It is harder for any government to argue that spending scarce public funds on building resilience in advance of a possible disaster is money well spent. By contrast, when disaster strikes and human suffering is writ large across the media, then there is a pressing political imperative to intervene. As a result many agencies sadly allocate more funds to disaster response than to disaster prevention, even though the analytics mostly suggest the opposite would be more beneficial.

A New, Ambitious form of Public Private Partnership

But there are signs that across the different strata of government the mood is changing. The cities of San Francisco and Berkeley, for example, have begun to use catastrophe models to quantify the cost of inaction and thereby drive risk-reducing investments. For San Francisco the focus has been on protecting the city’s economic and social wealth from future sea level rise. In Berkeley, resilience models have been deployed to shore-up critical infrastructure against the threat of earthquakes.

In May, RMS held the first international workshop on how resilience analytics can be used to manage urban resilience. Attended by public officials from several continents the engagement in the topic was very high.

The role of resilience analytics to help design, implement, and measure resilience strategies was emphasized by Arnoldo Kramer, the first Chief Resilience Officer (CRO) of the largest city in the western hemisphere, Mexico City. The workshop discussion went further than just explaining how these models can be used to quantify the potential, risk-adjusted return on investment from resilience initiatives. The group stressed the role of resilience metrics in helping cities finance capital investments in new, protective infrastructure.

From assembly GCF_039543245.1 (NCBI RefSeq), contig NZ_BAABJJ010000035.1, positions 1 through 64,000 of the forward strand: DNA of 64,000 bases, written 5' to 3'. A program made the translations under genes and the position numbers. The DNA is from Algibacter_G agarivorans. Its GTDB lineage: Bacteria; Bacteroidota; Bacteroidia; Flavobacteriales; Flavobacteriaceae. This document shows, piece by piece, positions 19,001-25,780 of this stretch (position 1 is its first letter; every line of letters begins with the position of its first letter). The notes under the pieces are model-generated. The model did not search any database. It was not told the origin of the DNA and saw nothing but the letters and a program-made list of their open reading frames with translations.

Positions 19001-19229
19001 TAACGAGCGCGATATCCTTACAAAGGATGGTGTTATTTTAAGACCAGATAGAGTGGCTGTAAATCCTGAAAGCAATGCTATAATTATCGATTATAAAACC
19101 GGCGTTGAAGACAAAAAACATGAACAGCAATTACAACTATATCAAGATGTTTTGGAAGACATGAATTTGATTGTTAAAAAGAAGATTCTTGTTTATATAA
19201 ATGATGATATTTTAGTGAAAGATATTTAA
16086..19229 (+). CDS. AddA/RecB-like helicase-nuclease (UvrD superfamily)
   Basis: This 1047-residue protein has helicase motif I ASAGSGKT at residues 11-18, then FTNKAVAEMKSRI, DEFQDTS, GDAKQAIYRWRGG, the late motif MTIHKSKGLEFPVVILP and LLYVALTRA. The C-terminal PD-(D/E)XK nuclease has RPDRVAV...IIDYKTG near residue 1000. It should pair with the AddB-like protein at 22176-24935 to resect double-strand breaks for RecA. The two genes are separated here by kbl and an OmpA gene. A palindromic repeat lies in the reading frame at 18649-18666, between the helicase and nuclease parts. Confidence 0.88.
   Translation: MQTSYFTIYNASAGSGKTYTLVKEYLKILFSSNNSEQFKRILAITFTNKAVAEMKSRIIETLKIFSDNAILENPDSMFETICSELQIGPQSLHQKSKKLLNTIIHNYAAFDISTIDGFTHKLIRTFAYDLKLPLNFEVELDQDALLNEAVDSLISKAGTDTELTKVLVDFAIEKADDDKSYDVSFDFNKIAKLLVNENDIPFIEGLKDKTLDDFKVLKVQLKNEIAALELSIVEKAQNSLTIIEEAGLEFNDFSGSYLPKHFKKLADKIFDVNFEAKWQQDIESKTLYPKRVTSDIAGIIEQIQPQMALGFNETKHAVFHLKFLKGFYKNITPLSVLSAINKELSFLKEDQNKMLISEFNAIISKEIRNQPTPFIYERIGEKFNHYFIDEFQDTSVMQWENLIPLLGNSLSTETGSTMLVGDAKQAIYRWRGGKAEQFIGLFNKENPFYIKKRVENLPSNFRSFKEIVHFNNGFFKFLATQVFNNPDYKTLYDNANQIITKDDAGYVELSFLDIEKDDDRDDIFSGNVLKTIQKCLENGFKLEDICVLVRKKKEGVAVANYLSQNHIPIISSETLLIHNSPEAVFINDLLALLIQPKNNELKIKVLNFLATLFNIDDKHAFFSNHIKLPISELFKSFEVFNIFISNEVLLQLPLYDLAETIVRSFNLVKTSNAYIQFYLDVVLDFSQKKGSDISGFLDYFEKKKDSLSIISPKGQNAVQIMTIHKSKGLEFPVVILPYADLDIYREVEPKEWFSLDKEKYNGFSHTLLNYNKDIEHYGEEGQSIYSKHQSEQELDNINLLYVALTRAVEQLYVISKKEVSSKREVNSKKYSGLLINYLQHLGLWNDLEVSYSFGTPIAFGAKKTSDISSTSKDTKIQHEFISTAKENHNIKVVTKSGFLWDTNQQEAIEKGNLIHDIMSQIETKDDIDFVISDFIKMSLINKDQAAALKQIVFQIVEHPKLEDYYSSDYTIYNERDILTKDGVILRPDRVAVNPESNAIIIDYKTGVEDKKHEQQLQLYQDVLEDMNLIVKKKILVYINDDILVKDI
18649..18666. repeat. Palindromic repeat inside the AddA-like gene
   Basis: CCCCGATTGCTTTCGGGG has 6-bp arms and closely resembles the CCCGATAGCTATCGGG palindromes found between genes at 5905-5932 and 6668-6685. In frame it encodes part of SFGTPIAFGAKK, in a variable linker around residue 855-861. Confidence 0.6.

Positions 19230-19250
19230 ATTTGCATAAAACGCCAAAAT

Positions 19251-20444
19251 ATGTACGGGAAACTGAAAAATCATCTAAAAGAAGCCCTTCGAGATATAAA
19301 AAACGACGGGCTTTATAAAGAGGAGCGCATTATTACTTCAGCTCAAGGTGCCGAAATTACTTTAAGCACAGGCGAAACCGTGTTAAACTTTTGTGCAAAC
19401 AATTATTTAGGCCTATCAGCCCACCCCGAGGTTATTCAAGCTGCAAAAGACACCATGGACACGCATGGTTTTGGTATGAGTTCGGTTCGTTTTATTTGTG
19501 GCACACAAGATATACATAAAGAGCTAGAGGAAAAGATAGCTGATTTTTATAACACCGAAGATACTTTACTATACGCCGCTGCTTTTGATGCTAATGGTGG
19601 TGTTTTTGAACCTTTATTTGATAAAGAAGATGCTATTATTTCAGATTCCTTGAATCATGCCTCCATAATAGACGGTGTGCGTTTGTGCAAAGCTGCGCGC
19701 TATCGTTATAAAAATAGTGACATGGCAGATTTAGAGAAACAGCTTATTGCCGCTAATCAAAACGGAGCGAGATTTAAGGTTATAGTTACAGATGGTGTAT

Stimulated by commitments under the Sendai Framework to work more closely with the private sector, lower income regions are also increasingly benefiting from such techniques – not just to inform disaster response, but also to finance the reduction of disaster risk in the first place. Indeed there are encouraging signs that these two different worlds are beginning to understand each other better. At the inaugural working group meeting of the Insurance Development Forum in Singapore last month there was a productive dialogue between the UN Development Programme and the risk transfer industry. It was clear that both sides wanted action, not just words.

Such initiatives can only serve to accelerate the incorporation of resilience analytics into existing disaster risk reduction programmes. This may be a once-in-a-generation opportunity to address the shameful gap between the economic costs of natural disasters and the fraction of those costs that are insured.

We cannot prevent natural disasters from happening. But neither can we continue to afford to spend billions of dollars picking up the pieces when they strike. I am hopeful that we will take this opportunity to bring resilience analytics into under-served societies, making them tougher, more resilient, so that when catastrophe strikes, the impact is lessened and societies can bounce back far more readily.

Using Insurance Claims Data to Drive Resilience

When disaster strikes for homeowners and businesses the insurance industry is a source of funds to pick up the pieces and carry on. In that way the industry provides an immediate benefit to society. But can insurers play an extended role in helping to reduce the risks for which they provide cover, to make society more resilient to the next disaster?

Insurers collect far more detailed and precise information on property damage than any other public sector or private organisation. Such claims data can provide deep insights into what determines damage – whether it’s the vulnerability of a particular building type or the fine scale structure of flood hazard.

While the data derived from claims experience helps insurers to price and manage their risk, it has not been possible to apply this data to reduce the potential for damage itself – but that is changing.